Resources to remember the contribution of the Australian and New Zealand forces during the First World War
Observed on 25 April each year, Anzac Day is a national day of remembrance, which historically commemorates the contribution and suffering of the soldiers that fought against the Ottoman Empire at Gallipoli during the First World War.
These days, it is an opportunity to remember all service men and women, as the spirit of Anzac, with its qualities of courage, camaraderie and sacrifice, continues to have meaning and relevance to both Austalia and New Zealand's national identities.
Why not use this hand-picked selection of lesson ideas and activities to explore this special day with your primary and secondary classes?
Whole school resources
Test your learners’ knowledge of Anzac Day with this 15-question, multiple-choice quiz, ideal as a starter, plenary activity or even as part of an assembly. Or, modernise your approach with these editable posters, outlining some of the modern conflicts in which Australian soldiers have also served.
For a more immersive experience, this themed codebreaking task* gives students a flavour of the battle at Gallipoli, while allowing them to practise communicating grid references. Alternatively, develop learners’ understanding of the nature of warfare by researching those who served using this source pack as a starting point.
Further engage primary pupils with these Anzac-themed rotational activities, including collage work and a baking opportunity. Additionally, these illustrated wordsearches enable learners to recap key terminology.
Encourage students to understand the thoughts and feelings of families whose sons fought at Gallipoli with this moving song. Then extend this by setting a writing task, which could be made display-ready with this poppy-bordered paper. Equally as visual, this patriotic activity* offers pupils the chance to practise a wide range of art skills in bringing the words of Australia and New Zealand's national anthems to life.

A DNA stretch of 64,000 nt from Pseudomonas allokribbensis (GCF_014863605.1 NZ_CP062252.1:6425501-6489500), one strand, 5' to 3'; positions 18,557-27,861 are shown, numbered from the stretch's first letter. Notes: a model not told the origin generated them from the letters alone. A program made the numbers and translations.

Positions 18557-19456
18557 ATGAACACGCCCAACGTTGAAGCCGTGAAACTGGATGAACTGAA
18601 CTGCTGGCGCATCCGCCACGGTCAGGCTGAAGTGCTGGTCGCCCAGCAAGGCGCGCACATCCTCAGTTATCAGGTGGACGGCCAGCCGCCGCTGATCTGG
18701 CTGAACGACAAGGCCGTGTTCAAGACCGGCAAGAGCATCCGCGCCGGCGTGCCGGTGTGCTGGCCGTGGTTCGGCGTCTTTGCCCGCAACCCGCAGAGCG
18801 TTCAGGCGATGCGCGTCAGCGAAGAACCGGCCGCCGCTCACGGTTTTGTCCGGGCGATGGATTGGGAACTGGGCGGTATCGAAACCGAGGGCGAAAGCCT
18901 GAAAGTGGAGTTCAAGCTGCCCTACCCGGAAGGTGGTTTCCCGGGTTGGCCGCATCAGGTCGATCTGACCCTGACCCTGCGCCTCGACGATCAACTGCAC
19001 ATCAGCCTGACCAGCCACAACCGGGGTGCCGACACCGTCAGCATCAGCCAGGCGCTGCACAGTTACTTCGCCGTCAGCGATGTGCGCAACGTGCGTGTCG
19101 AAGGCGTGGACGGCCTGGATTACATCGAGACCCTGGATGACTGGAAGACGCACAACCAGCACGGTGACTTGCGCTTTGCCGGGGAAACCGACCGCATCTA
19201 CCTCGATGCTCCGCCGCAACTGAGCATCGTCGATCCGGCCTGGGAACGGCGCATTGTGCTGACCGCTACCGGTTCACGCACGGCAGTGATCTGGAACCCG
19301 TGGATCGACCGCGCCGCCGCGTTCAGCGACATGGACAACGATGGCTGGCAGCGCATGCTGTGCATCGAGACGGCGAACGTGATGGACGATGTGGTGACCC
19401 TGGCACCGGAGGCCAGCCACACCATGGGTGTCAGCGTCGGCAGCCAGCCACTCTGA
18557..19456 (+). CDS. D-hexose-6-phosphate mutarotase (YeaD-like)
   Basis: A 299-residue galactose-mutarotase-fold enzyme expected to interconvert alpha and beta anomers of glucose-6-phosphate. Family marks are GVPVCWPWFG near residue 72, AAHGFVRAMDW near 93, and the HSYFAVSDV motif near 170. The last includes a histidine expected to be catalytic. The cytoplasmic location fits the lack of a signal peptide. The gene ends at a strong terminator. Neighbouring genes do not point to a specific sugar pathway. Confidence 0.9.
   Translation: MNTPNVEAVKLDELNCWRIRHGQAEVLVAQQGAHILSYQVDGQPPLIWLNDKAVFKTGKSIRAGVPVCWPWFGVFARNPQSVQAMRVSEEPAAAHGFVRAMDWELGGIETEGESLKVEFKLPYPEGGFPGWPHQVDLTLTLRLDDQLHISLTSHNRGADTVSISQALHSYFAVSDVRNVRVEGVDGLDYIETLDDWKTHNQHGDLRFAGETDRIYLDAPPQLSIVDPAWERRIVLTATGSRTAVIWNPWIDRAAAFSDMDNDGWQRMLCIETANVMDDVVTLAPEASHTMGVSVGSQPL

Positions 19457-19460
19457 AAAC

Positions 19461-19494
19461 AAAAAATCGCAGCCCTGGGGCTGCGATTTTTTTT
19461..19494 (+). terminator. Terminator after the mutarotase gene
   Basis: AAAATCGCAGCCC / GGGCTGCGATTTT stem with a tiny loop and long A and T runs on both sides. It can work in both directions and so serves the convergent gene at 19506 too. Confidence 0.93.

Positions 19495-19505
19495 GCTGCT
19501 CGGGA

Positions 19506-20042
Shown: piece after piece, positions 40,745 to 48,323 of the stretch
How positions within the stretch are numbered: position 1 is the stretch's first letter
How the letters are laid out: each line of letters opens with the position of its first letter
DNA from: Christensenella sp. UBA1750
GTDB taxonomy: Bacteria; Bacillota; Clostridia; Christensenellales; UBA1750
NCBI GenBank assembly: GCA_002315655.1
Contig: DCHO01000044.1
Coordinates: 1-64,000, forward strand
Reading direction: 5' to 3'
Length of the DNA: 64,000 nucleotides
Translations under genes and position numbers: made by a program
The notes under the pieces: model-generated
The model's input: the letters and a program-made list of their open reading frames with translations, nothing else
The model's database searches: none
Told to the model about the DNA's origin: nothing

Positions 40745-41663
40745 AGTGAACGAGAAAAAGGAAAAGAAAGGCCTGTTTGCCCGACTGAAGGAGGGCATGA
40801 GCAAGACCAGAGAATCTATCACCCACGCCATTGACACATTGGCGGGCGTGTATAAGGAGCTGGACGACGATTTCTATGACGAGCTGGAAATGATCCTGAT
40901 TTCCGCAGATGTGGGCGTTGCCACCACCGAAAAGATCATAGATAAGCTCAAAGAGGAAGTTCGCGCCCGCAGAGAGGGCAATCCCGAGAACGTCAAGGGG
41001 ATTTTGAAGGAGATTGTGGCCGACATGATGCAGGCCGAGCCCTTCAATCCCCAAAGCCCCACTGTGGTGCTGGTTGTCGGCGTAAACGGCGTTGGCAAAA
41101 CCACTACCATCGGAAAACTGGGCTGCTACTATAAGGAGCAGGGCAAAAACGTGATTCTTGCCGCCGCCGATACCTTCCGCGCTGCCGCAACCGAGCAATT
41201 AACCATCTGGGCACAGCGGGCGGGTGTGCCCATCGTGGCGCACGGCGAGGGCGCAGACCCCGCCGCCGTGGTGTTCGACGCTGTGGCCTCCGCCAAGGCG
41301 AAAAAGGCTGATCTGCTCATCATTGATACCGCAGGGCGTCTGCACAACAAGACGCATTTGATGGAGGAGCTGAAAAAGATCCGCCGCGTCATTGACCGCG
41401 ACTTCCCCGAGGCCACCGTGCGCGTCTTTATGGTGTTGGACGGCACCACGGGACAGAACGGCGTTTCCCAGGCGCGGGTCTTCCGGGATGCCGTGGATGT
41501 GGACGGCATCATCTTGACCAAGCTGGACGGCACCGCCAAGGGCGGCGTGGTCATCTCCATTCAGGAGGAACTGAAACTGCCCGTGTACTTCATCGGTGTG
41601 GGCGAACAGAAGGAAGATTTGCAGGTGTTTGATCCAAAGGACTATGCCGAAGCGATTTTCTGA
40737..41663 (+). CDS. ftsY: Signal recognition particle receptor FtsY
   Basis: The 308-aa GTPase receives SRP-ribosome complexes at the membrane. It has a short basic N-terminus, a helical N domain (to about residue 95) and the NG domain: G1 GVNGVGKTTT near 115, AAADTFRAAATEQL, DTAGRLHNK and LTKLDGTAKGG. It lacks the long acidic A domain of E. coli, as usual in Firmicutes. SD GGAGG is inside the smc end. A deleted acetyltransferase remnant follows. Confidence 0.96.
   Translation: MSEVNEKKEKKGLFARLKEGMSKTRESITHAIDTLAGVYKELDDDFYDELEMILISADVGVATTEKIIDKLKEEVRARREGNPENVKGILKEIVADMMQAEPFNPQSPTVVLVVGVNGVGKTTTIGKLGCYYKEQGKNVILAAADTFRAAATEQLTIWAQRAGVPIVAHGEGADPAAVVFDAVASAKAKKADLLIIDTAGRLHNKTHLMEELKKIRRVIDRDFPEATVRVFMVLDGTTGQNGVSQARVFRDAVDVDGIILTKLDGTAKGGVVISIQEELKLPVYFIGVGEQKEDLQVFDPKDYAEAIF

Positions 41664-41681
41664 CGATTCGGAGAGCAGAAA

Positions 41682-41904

Take an in-depth look at the origins of the Anzac legend with this thoughtful activity, requiring students to draw inferences based on the backgrounds of Charles Bean and Ellis Ashmead-Bartlett. Move on to discover the purpose of and messages within propaganda posters using these well-structured questions.
Why not accompany any learning about the battle at Gallipoli with these varied activity ideas? While this source analysis worksheet is ideal for helping students to understand what it means to be critical of sources, this story starter activity gets them thinking about the human side of warfare. Or, explore the qualities that helped the Anzacs to endure the Gallipoli Campaign with this thought-provoking writing task.
*This resource is being sold by the author
Do you have Anzac Day resources? Publish them on TES and send us the link for a chance to be featured!
This post was first published on 13 April 2016, and was refreshed on 21 March 2017.